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Qlik Sense data input

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I was excited to hear in today's webinar introducing Alteryx Analytics 10.0 that Qlik file input were supported, and that Kory Cunningham confirmed that this were true for both Qlikview and Qlik Sense.

 

Alas, it is not true for Qlik Sense, which produces .qvd files, not .qvx files.  I attempted to input a .qvd file.  It is not defined by Alteryx as a data file, so I displayed "All files", and upon selecting it a dialog window stating that this "...is not a recognized type" popped up.  I specified to read it as a "QlikView data eXchange (*.qvx)" file.  It returned with an error saying "Corrupt file.  Error reading table header:  QVX file contains no fields."

 

:(

Alteryx
Alteryx

It's true that Qlik Sense produces .qvd file and not .qvx files.  The same is true of Qlikview, however.   Alteryx produces .qvx files which can be read as input into both Qlikview and Qlik Sense.  The .qvd files cannot used as input files even if you specify to read it as an .qvd file.  The key is to create another file type from the .qvd that can be used as input to Alteryx.

 

Most QlikView developers will use the STORE statement frequently for writing QVD files during load scripts.  What many people don’t realise though is that there other values that can appear in the brackets at the end of the statement, to define the format of the output. 

 

Generally text files are things that we interface with for loading data in from other systems – perhaps after an automated extract. Sometimes, however, there is cause to send data from the data sources that you are bringing into QlikView into other systems – after crunching them in your load script.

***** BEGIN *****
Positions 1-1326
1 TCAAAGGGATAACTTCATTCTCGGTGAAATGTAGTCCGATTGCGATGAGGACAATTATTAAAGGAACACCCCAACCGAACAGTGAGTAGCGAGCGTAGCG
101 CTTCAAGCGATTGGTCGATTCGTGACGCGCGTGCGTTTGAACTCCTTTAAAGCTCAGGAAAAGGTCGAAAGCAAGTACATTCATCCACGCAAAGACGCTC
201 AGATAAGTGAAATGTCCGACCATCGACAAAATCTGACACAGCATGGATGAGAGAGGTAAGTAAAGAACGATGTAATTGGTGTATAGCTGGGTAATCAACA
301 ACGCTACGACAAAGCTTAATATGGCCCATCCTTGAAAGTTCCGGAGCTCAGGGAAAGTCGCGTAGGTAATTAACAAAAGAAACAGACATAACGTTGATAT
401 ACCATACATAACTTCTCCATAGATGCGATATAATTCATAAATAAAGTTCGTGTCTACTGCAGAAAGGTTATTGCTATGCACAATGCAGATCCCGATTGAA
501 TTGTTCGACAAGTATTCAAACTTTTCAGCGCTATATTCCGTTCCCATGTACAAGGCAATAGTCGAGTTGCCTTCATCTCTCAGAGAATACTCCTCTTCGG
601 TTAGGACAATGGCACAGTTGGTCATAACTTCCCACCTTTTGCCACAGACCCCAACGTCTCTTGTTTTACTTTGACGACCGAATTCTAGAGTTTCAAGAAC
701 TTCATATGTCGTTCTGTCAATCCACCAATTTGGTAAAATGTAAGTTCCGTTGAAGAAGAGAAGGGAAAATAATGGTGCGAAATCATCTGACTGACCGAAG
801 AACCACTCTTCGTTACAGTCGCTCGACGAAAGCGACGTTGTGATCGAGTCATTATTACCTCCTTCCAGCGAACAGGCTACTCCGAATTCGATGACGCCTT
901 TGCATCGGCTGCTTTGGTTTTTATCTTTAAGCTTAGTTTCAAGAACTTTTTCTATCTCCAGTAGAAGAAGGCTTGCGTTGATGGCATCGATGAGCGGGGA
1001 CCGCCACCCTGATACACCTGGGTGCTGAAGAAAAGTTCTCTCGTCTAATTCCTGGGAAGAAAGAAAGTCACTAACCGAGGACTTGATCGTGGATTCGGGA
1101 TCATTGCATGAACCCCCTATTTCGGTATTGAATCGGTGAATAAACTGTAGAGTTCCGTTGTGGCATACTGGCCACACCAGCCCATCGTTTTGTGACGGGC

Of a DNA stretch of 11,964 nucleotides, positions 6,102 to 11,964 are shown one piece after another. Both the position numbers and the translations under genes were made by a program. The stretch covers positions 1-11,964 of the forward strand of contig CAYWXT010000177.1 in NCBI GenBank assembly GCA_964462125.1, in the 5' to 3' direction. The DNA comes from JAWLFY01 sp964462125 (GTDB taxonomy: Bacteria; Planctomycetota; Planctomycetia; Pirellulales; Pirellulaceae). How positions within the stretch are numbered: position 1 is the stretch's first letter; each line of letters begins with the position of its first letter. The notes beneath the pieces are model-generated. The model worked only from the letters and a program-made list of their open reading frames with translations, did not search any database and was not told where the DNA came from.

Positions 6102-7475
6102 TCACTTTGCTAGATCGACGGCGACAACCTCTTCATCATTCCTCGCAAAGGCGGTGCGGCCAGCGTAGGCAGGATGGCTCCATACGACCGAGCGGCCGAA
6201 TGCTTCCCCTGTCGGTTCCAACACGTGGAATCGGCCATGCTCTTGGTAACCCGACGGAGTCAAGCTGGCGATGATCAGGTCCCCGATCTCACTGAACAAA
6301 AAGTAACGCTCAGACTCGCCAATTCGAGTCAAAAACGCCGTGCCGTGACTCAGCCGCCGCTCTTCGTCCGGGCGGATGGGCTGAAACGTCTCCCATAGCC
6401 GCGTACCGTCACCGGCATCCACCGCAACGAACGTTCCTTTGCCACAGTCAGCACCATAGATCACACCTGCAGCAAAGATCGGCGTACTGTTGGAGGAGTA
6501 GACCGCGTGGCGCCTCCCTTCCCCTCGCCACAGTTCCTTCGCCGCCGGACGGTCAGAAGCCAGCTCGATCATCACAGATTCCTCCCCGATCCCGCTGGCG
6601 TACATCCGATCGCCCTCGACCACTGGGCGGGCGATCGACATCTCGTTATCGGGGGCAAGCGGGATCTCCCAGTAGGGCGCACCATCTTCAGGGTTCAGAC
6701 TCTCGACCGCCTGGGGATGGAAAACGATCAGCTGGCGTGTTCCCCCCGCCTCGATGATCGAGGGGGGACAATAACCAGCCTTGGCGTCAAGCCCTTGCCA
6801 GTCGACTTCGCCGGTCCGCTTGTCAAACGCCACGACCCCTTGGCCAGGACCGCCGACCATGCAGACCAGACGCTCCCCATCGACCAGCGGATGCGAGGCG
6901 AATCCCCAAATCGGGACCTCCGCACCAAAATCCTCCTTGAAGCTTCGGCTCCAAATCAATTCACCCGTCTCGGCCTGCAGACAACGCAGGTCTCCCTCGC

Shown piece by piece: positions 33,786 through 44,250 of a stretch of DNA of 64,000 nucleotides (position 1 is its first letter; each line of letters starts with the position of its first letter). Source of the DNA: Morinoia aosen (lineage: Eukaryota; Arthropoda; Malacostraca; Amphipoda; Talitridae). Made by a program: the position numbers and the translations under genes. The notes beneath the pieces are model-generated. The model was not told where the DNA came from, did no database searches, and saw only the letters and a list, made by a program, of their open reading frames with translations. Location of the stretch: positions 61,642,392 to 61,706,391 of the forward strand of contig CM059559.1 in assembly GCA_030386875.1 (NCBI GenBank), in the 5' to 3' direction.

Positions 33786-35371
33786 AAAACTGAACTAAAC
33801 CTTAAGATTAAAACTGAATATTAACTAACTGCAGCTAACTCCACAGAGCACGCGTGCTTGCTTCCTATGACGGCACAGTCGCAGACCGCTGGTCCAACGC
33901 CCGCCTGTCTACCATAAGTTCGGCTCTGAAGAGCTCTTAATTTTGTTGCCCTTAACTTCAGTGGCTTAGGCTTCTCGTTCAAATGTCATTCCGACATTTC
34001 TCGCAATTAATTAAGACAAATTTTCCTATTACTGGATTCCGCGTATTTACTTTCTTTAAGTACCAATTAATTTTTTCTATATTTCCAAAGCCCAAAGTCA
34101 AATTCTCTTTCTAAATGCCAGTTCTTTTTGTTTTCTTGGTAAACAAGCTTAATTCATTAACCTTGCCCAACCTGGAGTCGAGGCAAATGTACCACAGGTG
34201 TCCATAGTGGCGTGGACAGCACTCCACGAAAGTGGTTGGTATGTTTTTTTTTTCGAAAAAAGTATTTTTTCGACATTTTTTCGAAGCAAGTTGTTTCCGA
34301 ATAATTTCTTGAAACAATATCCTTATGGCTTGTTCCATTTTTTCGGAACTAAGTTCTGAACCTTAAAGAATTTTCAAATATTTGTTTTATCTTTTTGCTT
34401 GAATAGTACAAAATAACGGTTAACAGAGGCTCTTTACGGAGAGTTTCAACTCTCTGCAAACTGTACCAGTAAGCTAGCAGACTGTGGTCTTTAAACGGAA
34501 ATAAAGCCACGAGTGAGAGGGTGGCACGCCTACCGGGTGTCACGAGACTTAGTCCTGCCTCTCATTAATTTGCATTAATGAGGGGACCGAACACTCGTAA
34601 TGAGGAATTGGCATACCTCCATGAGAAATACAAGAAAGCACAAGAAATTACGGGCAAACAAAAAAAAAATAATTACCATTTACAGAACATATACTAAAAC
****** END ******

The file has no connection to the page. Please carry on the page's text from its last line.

If you use STORE for writing QVDs, the STORE statement writes the contents of a single table in memory to a file during load script execution. The syntax is very similar for CSV output:

STORE MyTable INTO..\Output\MyOutputFile.txt

 

As with when the statement is used to store to a QVD file; it is possible to specify only certain fields are written to the output file:

STORE Name, Address1, Address2, PostCosde FROM MyTable INTO..\Output\MyOutputFile.txt

 

Unlike the QVD store, there are some optional parameters that can be given to further define the format of the file, such as:

STORE MyTable INTO..\Output\MyOutputFile.txt (delimeter is \t);

 

This will give you a tab delimited file, rather than a comma separated file (note that the extension of the file has no bearing on this, only the format specifier). There are other format specifiers that you can find in the help file or on Qlik Community.


Hello Wayne,

 

>> Alteryx produces .qvx files which can be read as input into both Qlikview and Qlik Sense.

 

Yes, but Alteryx also reads .qvx files; why?

 

>> The key is to create another file type from the .qvd that can be used as input to Alteryx.

 

Okay, I didn't hear that in the web presentation.

 

>> What many people don’t realise though is that there other values that can appear in the brackets at the end of the statement, to define the format of the output.

 

I did realize that, but didn't think of it as the solution since Alteryx was advertising that it accepted Qlik file input.  Actually, since Qlik Sense doesn't produce .qvx files, Alteryx is not accepting Qlik input, unless one clarify that it has to be a csv-format text file.